On April 19, the Verkhovna Rada registered draft law No. 9925, which aims to improve the system of selecting candidates for the positions of Constitutional Court judges.

The main change proposed by this draft law concerns the Advisory Group of Experts (AGE) — a body that examines candidates for the position of a judge of the Constitutional Court.

The advisory group currently consists of 6 members: 3 international independent experts and one member from the Parliament, the President, and the Council of Judges of Ukraine each. They evaluate the documents submitted by the candidates, conduct interviews for competence, moral qualities, etc.

How are things supposed to happen now?

Currently, the quorum for the meeting of the Advisory Group is 4 members. The draft law proposes increasing this number to 5.

This makes it impossible for a candidate to get an equal number of votes: 2 for “fit” and 2 for “unfit,” like now. In this case, a second interview should be held. If the candidate receives an equal number of yay and nay votes, again, he or she will be considered ineligible for the position.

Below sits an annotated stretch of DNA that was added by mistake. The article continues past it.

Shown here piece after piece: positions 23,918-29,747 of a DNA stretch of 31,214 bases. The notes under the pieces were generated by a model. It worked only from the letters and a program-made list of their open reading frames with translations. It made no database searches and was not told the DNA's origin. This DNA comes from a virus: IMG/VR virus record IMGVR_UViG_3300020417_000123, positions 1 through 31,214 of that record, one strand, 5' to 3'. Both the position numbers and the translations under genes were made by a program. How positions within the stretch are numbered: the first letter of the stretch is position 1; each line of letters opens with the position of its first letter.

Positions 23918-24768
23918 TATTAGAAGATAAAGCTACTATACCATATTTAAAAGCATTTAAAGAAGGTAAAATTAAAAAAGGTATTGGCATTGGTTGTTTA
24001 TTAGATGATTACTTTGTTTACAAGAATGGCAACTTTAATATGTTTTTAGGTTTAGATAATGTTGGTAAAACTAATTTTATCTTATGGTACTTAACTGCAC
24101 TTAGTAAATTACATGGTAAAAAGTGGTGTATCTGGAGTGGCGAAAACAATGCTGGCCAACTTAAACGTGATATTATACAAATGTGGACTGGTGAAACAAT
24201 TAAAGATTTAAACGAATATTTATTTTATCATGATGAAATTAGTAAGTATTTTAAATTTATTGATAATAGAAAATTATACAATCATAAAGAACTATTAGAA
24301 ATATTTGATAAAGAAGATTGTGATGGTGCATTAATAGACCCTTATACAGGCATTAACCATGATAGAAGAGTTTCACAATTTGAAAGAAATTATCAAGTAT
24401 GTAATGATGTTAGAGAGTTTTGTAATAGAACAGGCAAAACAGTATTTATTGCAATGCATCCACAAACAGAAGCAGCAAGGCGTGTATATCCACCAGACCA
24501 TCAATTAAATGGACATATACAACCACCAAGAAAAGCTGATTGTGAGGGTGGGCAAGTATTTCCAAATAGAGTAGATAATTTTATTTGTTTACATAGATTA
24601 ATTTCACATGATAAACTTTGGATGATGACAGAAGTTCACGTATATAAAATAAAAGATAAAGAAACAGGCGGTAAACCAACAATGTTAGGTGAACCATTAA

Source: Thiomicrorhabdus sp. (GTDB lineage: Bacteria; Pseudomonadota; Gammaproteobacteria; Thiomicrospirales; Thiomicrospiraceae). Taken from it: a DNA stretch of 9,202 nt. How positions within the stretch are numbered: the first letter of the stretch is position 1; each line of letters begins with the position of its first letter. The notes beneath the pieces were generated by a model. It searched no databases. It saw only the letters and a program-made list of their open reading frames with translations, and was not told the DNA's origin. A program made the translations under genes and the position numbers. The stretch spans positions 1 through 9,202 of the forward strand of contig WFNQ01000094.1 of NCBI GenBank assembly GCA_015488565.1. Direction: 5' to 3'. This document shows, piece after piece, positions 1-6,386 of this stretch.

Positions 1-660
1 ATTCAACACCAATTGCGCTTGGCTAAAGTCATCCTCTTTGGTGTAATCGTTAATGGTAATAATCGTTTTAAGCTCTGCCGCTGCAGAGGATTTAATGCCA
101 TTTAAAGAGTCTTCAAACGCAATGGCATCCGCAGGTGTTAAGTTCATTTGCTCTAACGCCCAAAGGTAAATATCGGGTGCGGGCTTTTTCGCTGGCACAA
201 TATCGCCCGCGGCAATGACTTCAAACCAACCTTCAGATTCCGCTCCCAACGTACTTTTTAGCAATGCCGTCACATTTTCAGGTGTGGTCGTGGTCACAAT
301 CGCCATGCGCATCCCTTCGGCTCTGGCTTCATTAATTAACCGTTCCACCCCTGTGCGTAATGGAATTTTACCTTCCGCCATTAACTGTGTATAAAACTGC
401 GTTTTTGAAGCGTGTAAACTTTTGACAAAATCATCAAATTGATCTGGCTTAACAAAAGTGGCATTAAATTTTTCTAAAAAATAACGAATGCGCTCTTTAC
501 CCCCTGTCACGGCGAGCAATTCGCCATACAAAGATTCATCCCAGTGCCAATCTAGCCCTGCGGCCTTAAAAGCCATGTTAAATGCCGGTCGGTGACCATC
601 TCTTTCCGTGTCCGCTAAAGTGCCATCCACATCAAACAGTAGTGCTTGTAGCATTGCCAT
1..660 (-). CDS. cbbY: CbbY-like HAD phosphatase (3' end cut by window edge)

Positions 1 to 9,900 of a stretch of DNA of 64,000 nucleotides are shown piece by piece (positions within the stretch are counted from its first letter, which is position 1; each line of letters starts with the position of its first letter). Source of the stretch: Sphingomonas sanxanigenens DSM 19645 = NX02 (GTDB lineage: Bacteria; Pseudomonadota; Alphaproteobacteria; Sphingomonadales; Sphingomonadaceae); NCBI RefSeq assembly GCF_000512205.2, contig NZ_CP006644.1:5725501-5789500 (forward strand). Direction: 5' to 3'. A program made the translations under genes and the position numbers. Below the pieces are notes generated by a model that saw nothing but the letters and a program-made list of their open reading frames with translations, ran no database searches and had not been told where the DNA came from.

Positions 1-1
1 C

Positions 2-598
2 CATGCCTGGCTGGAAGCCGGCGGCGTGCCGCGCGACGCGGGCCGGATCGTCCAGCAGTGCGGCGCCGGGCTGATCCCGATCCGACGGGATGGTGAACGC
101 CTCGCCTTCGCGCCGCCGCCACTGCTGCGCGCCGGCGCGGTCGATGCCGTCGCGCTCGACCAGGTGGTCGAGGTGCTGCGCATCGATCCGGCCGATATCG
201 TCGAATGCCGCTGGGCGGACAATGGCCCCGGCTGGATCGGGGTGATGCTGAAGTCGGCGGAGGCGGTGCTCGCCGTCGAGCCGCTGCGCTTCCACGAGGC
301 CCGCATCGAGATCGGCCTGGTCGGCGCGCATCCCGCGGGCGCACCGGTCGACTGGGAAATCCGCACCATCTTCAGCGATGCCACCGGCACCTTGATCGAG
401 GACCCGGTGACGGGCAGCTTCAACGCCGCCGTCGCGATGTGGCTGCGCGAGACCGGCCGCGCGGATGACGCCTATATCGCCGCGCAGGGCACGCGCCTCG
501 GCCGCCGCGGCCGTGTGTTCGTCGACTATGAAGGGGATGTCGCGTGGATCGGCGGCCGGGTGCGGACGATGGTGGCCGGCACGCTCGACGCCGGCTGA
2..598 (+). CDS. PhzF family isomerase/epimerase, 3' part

What will change?

Introducing a quorum of 5 people will help to accelerate the selection procedure because then it will not be necessary to conduct repeated interviews. However, this increases the risk of a situation where the further participation of many truly worthy candidates will be blocked because increasing the quorum requires greater consolidation of members of AGE members.

We have already observed a similar problem in the competition for the head of SAPO. Back then, only two candidates reached the final stage due to the identified formula for decision-making at the stage of integrity interviews.

At the same time, the Venice Commission recommended including a seventh member, an independent international expert, in the Advisory Group of Experts, in its opinion of December 20, 2022. This would greatly reduce the possibility of political influence on decisions regarding candidates.

Representatives of civil society, including Transparency International Ukraine, have emphasized the need for such changes multiple times. NGOs called on the Venice Commission and other international partners not to delegate experts to the AGE until the indicated changes to the law are made.